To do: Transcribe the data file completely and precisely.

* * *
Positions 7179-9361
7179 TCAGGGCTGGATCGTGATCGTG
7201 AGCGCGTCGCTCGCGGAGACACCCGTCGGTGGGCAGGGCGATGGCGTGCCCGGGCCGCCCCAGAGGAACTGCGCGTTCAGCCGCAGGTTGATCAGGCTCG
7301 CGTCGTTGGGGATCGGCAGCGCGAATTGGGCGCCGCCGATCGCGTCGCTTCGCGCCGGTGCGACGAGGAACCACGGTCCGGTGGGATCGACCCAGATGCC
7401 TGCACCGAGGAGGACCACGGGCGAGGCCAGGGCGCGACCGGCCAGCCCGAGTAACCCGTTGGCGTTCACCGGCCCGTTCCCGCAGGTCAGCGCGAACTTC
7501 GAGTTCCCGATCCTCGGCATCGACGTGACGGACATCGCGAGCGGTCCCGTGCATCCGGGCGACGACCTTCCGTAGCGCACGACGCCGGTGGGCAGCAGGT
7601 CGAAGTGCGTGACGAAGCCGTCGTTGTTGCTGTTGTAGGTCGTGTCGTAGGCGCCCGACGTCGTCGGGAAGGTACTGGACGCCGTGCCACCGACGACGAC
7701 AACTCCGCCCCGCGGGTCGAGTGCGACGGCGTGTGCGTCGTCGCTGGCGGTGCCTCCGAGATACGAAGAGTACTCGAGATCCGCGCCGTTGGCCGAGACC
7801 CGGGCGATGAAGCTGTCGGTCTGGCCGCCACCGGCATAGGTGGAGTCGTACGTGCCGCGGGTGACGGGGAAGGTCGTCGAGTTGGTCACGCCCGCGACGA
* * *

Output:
Positions 7179-9361
7179 TCAGGGCTGGATCGTGATCGTG
7201 AGCGCGTCGCTCGCGGAGACACCCGTCGGTGGGCAGGGCGATGGCGTGCCCGGGCCGCCCCAGAGGAACTGCGCGTTCAGCCGCAGGTTGATCAGGCTCG
7301 CGTCGTTGGGGATCGGCAGCGCGAATTGGGCGCCGCCGATCGCGTCGCTTCGCGCCGGTGCGACGAGGAACCACGGTCCGGTGGGATCGACCCAGATGCC
7401 TGCACCGAGGAGGACCACGGGCGAGGCCAGGGCGCGACCGGCCAGCCCGAGTAACCCGTTGGCGTTCACCGGCCCGTTCCCGCAGGTCAGCGCGAACTTC
7501 GAGTTCCCGATCCTCGGCATCGACGTGACGGACATCGCGAGCGGTCCCGTGCATCCGGGCGACGACCTTCCGTAGCGCACGACGCCGGTGGGCAGCAGGT
7601 CGAAGTGCGTGACGAAGCCGTCGTTGTTGCTGTTGTAGGTCGTGTCGTAGGCGCCCGACGTCGTCGGGAAGGTACTGGACGCCGTGCCACCGACGACGAC
7701 AACTCCGCCCCGCGGGTCGAGTGCGACGGCGTGTGCGTCGTCGCTGGCGGTGCCTCCGAGATACGAAGAGTACTCGAGATCCGCGCCGTTGGCCGAGACC
7801 CGGGCGATGAAGCTGTCGGTCTGGCCGCCACCGGCATAGGTGGAGTCGTACGTGCCGCGGGTGACGGGGAAGGTCGTCGAGTTGGTCACGCCCGCGACGA